elbows, T's, couplers etc on the counter for a fraction of the price
of the individual parts, and that's handy for getting a stock of bits
going.
 
K

Kevin

On 21/12/2011 23:32, Road_Hog wrote:
Radiator, seems fairly simple, replacement is the same width as current
radiator. It would seem that you can turn the inlet and out pipe off,
unscrew the current rad, PTFE the the new rad and connect it up, without
draining the system. Sounds simple, have I got anything wrong?
Others have warned about the possibility of slight length variation and
difficulty of removing old radiator tails. Some need allen keys, some
have a square for a spanner, but may not leave room for stillsons or
similar. Have a contingency plan for new valves, which may, at worst,
need the copper pipes extending or their ends replacing. Consider a trv
if you have to change the valves, with a valve incorporating a drain
cock at the other end.

Which brings me to the main point: the radiator will probably be full of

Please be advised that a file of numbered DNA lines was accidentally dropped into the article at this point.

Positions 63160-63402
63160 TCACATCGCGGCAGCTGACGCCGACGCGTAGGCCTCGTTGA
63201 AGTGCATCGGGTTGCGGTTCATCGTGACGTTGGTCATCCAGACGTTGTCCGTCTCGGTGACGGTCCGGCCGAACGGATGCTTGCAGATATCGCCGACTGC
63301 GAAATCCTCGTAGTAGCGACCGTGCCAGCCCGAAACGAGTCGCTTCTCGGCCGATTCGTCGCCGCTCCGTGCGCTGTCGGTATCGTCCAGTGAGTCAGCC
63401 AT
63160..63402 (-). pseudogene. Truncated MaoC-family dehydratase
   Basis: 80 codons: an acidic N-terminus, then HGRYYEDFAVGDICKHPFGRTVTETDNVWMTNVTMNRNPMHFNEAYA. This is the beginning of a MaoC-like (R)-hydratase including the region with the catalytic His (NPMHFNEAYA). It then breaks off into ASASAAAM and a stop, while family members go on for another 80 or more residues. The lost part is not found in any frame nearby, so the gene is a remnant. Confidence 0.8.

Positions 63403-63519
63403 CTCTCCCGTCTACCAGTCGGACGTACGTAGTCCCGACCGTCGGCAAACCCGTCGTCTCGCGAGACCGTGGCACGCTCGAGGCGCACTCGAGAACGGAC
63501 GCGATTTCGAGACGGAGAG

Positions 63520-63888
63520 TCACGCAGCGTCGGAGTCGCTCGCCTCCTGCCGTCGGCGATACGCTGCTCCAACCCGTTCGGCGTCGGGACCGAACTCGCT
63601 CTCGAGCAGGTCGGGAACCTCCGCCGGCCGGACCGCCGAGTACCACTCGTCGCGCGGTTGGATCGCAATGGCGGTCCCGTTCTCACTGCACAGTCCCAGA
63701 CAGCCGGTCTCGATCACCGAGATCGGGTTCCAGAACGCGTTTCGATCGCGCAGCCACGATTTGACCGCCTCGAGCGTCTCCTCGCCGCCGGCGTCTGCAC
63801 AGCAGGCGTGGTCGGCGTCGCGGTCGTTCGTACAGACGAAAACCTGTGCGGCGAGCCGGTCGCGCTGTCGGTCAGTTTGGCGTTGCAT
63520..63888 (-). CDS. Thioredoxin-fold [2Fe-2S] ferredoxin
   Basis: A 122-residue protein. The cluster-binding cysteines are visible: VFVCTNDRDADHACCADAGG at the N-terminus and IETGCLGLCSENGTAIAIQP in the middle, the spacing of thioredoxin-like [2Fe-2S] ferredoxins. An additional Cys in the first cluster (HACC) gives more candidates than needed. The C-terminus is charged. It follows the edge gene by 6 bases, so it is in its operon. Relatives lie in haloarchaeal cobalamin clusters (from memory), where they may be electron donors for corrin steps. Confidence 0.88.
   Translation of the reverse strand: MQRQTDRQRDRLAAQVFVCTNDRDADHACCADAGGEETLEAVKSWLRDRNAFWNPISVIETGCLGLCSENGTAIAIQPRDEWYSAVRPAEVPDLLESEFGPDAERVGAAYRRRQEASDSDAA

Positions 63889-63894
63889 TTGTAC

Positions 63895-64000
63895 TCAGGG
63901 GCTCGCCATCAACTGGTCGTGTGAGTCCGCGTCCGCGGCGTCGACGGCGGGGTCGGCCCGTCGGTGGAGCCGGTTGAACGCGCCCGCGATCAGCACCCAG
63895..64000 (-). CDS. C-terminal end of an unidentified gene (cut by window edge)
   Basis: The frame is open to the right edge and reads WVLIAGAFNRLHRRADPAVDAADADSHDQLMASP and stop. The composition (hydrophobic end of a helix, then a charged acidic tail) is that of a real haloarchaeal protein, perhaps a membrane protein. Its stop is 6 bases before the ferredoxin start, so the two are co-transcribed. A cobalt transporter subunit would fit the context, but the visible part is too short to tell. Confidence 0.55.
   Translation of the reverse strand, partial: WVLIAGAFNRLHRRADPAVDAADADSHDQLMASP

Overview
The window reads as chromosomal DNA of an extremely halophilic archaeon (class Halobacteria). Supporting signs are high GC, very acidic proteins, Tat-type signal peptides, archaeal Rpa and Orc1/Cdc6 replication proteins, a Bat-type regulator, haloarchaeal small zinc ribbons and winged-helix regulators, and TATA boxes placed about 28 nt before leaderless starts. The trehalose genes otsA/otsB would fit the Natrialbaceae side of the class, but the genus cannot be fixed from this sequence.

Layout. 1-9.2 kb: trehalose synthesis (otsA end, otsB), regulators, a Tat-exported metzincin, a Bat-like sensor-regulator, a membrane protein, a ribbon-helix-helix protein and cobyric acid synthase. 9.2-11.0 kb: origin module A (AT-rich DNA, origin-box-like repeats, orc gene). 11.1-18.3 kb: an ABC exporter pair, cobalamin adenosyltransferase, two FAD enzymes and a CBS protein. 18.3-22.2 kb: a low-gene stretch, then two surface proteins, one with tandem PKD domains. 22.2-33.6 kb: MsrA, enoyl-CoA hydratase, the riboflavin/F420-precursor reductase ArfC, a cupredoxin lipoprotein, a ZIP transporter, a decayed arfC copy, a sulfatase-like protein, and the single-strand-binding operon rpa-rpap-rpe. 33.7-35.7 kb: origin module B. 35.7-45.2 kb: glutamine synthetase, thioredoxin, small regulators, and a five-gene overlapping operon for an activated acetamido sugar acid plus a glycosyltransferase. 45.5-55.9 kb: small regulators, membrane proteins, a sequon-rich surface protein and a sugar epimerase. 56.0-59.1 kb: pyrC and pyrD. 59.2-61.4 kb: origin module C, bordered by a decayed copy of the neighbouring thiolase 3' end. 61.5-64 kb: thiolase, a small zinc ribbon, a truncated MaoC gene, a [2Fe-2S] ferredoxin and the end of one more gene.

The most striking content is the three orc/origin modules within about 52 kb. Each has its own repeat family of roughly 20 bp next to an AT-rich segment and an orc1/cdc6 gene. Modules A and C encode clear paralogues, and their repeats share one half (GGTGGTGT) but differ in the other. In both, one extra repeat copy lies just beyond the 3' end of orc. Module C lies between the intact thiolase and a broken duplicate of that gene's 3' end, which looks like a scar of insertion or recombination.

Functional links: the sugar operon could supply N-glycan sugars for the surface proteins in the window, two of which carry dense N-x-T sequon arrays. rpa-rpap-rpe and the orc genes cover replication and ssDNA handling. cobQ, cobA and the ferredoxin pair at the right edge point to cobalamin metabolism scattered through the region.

a disgusting black liquid, capable of staining absolutely anything it
drips or (more likely) sprays on. Open the bleed valve to let it drain
out, once you've undone the bottom connections and started catching this
water in tubs, old towels, or whatever you can get under them.

Then pat yourself on the back for draining it so carefully, with not a
drop on the floor, pick the radiator up to carry it outside, and pour a
steady stream of this evil dye all down your stair carpet.
 
C

charles

On 21/12/2011 23:32, Road_Hog wrote:

Others have warned about the possibility of slight length variation and
difficulty of removing old radiator tails. Some need allen keys, some
have a square for a spanner, but may not leave room for stillsons or
similar. Have a contingency plan for new valves, which may, at worst,
need the copper pipes extending or their ends replacing. Consider a trv
if you have to change the valves, with a valve incorporating a drain
cock at the other end.
Which brings me to the main point: the radiator will probably be full of